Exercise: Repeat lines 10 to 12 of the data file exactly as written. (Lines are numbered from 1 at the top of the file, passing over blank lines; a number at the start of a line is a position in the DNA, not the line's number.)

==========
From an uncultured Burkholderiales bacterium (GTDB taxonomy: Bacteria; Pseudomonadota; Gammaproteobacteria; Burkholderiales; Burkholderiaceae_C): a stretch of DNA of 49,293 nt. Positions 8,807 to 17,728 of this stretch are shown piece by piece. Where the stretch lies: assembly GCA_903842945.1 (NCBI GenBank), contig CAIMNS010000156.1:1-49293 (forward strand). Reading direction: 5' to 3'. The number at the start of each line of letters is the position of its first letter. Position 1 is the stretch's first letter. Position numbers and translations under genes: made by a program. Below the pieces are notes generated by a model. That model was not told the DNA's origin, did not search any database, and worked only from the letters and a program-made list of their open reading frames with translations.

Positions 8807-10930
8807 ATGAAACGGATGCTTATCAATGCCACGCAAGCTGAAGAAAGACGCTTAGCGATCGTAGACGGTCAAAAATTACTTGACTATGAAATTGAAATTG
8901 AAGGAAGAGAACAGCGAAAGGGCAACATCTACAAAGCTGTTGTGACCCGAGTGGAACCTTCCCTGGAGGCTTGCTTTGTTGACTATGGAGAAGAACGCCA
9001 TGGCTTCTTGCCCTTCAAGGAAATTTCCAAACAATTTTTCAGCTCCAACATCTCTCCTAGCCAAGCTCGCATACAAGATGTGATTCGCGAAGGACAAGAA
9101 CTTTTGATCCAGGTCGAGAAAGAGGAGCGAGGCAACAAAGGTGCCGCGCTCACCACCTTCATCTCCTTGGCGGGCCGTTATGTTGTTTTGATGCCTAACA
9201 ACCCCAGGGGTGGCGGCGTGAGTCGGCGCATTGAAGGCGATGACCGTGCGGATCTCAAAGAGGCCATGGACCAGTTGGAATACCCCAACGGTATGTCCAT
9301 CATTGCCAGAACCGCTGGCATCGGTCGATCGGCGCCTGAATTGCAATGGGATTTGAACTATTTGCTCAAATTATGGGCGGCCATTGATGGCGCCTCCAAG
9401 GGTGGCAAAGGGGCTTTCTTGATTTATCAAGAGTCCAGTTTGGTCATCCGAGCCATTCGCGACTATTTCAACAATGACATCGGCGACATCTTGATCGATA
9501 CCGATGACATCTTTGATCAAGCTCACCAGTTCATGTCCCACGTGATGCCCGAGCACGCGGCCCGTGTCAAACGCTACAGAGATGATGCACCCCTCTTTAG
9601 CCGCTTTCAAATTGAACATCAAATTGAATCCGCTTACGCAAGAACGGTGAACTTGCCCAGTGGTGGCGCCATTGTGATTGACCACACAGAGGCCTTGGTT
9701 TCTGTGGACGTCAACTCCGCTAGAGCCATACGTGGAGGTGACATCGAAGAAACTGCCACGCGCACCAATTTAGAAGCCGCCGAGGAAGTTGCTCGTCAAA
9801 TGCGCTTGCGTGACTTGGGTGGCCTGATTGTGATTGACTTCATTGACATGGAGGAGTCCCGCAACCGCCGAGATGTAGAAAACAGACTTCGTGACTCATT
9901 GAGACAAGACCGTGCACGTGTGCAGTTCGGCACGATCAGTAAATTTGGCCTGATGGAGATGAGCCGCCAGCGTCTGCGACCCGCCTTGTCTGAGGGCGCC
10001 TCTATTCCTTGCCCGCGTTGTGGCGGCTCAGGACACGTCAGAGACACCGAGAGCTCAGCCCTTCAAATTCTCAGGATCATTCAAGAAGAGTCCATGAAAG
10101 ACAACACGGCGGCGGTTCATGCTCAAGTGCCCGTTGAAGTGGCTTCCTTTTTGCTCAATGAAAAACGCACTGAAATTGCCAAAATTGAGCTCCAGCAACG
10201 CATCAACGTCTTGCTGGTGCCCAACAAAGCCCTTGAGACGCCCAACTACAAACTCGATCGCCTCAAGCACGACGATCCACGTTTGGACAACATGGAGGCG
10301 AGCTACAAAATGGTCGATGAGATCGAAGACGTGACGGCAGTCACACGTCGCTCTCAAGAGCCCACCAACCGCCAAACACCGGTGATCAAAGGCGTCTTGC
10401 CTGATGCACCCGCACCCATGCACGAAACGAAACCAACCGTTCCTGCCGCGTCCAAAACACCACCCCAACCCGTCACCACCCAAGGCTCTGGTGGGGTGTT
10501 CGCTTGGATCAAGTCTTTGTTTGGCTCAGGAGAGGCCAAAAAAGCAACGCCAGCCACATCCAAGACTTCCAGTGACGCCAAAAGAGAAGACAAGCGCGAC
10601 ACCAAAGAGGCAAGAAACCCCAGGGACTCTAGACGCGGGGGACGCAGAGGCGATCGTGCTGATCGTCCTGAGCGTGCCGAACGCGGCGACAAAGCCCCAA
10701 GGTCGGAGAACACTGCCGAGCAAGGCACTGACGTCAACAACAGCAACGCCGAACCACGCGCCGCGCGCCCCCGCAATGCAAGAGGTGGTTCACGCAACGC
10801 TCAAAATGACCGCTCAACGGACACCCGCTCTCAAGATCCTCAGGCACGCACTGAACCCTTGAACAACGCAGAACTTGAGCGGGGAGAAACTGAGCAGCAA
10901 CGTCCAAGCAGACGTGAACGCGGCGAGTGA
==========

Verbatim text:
9501 CCGATGACATCTTTGATCAAGCTCACCAGTTCATGTCCCACGTGATGCCCGAGCACGCGGCCCGTGTCAAACGCTACAGAGATGATGCACCCCTCTTTAG
9601 CCGCTTTCAAATTGAACATCAAATTGAATCCGCTTACGCAAGAACGGTGAACTTGCCCAGTGGTGGCGCCATTGTGATTGACCACACAGAGGCCTTGGTT
9701 TCTGTGGACGTCAACTCCGCTAGAGCCATACGTGGAGGTGACATCGAAGAAACTGCCACGCGCACCAATTTAGAAGCCGCCGAGGAAGTTGCTCGTCAAA